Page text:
The EI London YPN – fully formed and in action


Courtesy of Courtesy of Energy Institute (EI)

The EI has an active Young Professionals Network, with a branch existing in Aberdeen for some time now, and this has recently been joined by another sub-group covering London and the south-east. The London group has already held its first event, and it has more plans in the pipeline.

Last October a group of around 90 young energy professionals, both currently in work and also studying energy, gathered next door to the Energy Institute’s (EI) London office. The reason: to hear from those working in various sectors of the energy industry about the nature of their jobs and to gain insight fromthose working in the energy industry.

The talks marked the first official meeting of the London and Home Counties EI Young Professionals Network (YPN), which was formed a few months earlier, following an event organised by the EI at University College London to get together those interested in forming such a group.

The YPN committee was formed shortly after when a collection of like-minded individuals decided to get involved and set up the group. The committee, while constantly in touch with each other electronically, works by meeting at least every quarter, and it also has sub-group meetings for event planning and sponsorship issues.

The aim of the YPN is to facilitate a network to connect enthusiastic and driven young people that work in the energy industry. It is a hub for future energy leaders and seeks to provide a platform where young professionals from diverse backgrounds can come together to learn, debate and discuss key energy issues, whilst building a strong multidisciplinary network across the energy sector. Current group members range from technical, non-technical, legal, and financial crossdiscipline backgrounds.

Where could my energy career take me?

The group’s first event, held in October and sponsored by EnergyExcel, featured three speakers from quite distinct areas of the energy industry who spoke to the group about their experiences and the nature of their jobs, going on to give advice on how to make the most out of a career in the energy industry.           

The speakers included Chartered Energy Manager Mervyn Bowden FEI, MD of Intuitive Energy Solutions. In his presentation Bowden gave an overview of why energy managers are required and their role in the energy industry. He went on to give an insight into the skills that are required for an energy manager – a job that not only requires technical ability but also effective communication skills. The presentation emphasised the wealth of opportunities available in energy management (every organisation uses energy) and Bowden argued that it should become a requirement for energy to become a mainstream subject in education.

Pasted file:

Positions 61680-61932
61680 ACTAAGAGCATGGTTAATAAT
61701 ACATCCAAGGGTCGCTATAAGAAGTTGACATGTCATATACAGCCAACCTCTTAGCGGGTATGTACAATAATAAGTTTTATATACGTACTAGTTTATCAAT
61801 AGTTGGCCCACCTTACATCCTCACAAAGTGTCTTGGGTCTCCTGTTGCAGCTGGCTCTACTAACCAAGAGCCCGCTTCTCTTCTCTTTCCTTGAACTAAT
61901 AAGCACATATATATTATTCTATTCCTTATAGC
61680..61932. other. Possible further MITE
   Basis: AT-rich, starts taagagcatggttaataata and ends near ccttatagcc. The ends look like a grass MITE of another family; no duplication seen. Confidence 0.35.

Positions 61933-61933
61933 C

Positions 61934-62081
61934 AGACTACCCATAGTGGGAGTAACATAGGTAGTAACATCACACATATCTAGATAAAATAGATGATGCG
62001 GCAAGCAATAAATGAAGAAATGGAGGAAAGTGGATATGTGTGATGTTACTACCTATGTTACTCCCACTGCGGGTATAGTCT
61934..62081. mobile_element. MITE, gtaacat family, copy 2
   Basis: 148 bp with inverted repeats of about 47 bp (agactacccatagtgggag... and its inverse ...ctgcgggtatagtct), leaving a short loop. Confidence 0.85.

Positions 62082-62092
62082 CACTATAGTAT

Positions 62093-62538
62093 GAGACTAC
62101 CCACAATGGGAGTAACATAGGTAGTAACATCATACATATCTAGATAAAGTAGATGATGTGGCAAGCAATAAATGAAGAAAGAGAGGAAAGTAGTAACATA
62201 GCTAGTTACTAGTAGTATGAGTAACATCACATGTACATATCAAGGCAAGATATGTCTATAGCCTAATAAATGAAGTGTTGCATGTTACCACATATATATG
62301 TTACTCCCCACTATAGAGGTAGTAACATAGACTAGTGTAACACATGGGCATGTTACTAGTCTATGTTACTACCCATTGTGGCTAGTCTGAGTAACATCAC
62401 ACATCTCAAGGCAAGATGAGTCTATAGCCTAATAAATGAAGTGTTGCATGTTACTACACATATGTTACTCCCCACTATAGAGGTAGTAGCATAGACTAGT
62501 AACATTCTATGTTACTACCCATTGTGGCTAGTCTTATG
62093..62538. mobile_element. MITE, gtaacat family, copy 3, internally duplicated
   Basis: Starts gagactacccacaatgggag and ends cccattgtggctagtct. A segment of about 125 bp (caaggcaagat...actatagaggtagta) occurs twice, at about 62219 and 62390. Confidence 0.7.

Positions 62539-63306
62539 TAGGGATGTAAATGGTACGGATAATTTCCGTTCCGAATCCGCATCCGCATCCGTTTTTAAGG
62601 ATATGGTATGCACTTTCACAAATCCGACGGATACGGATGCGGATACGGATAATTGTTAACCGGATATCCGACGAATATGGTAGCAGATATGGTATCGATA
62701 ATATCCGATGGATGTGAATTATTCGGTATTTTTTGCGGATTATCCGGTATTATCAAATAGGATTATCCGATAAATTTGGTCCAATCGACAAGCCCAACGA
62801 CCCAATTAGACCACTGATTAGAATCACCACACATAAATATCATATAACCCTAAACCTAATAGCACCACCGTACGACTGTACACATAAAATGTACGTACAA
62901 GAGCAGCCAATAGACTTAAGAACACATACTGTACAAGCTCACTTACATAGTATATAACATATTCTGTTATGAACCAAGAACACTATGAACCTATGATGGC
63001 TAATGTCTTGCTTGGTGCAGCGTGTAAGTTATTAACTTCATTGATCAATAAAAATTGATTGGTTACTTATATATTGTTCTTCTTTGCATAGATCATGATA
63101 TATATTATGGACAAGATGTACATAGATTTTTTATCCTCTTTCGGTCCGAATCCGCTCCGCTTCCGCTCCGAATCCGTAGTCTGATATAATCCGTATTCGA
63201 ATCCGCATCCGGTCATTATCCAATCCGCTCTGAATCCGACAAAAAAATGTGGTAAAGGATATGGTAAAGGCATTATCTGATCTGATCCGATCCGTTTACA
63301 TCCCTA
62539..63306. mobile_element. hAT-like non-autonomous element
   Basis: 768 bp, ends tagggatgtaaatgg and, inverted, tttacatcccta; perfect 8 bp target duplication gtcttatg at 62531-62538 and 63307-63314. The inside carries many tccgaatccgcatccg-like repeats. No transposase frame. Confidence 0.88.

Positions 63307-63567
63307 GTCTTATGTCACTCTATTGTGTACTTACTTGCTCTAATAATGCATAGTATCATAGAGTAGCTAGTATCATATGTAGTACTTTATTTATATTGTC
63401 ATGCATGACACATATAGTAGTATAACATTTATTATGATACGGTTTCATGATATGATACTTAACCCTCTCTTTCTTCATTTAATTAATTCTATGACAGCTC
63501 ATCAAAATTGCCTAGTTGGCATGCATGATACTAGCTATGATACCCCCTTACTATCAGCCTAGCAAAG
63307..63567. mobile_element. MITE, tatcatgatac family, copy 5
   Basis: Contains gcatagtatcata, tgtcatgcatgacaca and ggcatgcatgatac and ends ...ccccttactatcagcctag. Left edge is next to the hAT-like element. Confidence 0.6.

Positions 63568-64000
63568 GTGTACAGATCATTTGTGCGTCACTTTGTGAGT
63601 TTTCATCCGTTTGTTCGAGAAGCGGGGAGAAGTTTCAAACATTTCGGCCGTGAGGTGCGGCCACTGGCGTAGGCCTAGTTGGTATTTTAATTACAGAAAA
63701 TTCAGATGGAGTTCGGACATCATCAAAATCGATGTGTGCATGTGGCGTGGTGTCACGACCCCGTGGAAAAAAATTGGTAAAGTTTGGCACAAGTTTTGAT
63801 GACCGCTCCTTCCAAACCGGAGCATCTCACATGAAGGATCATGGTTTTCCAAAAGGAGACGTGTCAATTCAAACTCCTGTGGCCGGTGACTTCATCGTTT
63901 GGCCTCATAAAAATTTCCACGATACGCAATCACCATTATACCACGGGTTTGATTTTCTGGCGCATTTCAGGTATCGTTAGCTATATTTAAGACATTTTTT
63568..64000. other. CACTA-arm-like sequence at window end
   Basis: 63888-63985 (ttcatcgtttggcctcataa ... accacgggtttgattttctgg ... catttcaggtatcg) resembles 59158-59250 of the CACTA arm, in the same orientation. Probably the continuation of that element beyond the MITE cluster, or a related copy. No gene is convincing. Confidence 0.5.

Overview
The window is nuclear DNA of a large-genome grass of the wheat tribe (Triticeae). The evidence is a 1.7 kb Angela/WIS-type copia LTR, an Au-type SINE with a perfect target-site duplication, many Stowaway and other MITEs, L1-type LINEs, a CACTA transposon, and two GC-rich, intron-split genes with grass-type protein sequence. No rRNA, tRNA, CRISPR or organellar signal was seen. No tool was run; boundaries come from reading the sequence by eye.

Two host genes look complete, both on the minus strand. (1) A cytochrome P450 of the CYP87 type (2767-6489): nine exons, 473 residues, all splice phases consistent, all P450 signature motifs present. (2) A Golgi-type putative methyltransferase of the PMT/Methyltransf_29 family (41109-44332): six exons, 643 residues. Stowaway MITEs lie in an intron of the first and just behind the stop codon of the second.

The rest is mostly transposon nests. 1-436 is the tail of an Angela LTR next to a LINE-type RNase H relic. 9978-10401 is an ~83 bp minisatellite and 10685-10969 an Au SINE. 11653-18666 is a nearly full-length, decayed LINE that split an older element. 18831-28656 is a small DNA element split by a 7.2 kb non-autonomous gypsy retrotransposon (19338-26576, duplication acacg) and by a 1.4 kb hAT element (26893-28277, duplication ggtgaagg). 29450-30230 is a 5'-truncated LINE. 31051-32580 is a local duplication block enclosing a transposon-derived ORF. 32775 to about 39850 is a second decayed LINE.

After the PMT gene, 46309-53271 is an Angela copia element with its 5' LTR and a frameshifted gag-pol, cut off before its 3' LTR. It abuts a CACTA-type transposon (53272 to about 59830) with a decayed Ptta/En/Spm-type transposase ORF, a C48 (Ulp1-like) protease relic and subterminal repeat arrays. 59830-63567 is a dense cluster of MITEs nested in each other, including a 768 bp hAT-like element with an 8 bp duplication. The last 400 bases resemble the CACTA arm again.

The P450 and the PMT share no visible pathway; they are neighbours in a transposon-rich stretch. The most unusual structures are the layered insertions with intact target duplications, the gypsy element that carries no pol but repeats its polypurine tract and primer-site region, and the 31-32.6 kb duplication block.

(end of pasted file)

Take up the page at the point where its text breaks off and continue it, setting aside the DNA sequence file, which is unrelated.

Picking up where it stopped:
The discussion then went on from energy demand skills to those on the energy supply side. Emily Spearman CEng MEI, Asset Manager at DONG Energy, covered her experiences through the range of roles she has held from field engineer through environmental engineering to commercial roles and then as asset manager – looking after offshore wind farms for the Danish energy company.

Spearman has spent a lot of her career moving between the environmental and energy industries and so she has a diverse background. Her talk included the key lessons she had learned: the importance of backing up your work experience with training and professional recognition; setting yourself apart from the pack; and the benefits of acquiring a mentor (or more than one).

The final speaker was William Cairns, CEO of Cairns Intersphere. His talk covered some of the projects he has been involved with as an environmental expert, then outlining the many opportunities available in the energy sector – from operations to academia and management to technical consultancy. Commercial astuteness and a high level of technical competence were brought up as requirements for the industry’s young managers.

The floor was then opened up for questions which created a lively discussion on career advice. Moving between jobs was encouraged to ensure necessary business skills are developed – the industry has moved on from the days when sticking at a single firm for one’s whole career was viewed as a norm. The benefits of international experience were emphasised, and discussions also focused on generalist and specialist roles and moving between them. There was agreement that it is easier to move from a technical role to a management role, however, caution was given about going too far into a technical role and getting stuck there – if this is not desired.

Post-event networking took place at a local bar, with all three speakers coming along to the busy pub allowing a chance for further insights to their careers and more advice. The necessity to make the most of opportunities was talked about: don’t be afraid to challenge yourself, your boss and convention and ask people you click with to be your mentor.

Future plans and getting involved

The YPN’s next event will take place on 5 February at the EI’s London office. The discussion, ‘The Chartership debate: Is it for me? Do I need it? How could it help me?’ will feature four speakers offering their thoughts on Chartership. It is free to attend. More information on the event and how to book can be found on the events section of the EI’s website. Further events, alongside separate social events, are planned for every quarter.

If you are interested in or want to get involved with the YPN, you can start by coming along to one of the events and talking to the committee. You can also follow the YPN on Twitter at @EI_YPN_LHC, connect with the Linkedin group – EI YPN London and Home Counties – or email

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